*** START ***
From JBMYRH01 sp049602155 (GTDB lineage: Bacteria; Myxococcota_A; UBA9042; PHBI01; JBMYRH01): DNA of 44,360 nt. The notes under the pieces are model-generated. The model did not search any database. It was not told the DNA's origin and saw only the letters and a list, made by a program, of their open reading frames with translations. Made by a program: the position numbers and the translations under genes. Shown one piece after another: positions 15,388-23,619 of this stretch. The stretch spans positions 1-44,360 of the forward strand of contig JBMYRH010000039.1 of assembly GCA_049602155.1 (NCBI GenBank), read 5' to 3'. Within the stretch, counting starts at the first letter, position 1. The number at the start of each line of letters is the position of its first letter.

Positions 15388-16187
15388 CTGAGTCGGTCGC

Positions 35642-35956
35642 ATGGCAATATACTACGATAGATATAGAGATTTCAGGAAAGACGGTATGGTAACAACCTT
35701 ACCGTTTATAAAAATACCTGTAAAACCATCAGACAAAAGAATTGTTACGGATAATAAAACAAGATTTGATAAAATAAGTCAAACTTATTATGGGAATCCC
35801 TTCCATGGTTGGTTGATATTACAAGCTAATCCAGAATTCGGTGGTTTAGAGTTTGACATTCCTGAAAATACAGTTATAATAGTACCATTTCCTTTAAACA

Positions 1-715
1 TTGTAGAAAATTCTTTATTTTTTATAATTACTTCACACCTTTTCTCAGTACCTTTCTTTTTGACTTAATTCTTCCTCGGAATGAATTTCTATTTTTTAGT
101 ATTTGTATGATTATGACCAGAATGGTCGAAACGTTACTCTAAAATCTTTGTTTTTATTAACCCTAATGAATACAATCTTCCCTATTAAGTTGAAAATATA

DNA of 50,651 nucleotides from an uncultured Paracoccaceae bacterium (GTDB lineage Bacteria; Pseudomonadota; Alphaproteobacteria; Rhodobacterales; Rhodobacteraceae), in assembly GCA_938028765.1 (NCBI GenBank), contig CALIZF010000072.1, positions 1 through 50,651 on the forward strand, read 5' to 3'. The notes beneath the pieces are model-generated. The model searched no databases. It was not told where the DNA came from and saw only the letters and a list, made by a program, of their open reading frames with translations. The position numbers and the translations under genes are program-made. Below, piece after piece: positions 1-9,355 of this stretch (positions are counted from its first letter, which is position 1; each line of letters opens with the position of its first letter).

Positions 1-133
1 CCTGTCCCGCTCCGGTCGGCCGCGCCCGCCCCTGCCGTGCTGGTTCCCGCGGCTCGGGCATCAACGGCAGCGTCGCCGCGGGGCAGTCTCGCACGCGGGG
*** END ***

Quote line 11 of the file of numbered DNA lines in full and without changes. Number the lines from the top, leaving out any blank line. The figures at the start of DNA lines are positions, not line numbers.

DNA of 50,651 nucleotides from an uncultured Paracoccaceae bacterium (GTDB lineage Bacteria; Pseudomonadota; Alphaproteobacteria; Rhodobacterales; Rhodobacteraceae), in assembly GCA_938028765.1 (NCBI GenBank), contig CALIZF010000072.1, positions 1 through 50,651 on the forward strand, read 5' to 3'. The notes beneath the pieces are model-generated. The model searched no databases. It was not told where the DNA came from and saw only the letters and a list, made by a program, of their open reading frames with translations. The position numbers and the translations under genes are program-made. Below, piece after piece: positions 1-9,355 of this stretch (positions are counted from its first letter, which is position 1; each line of letters opens with the position of its first letter).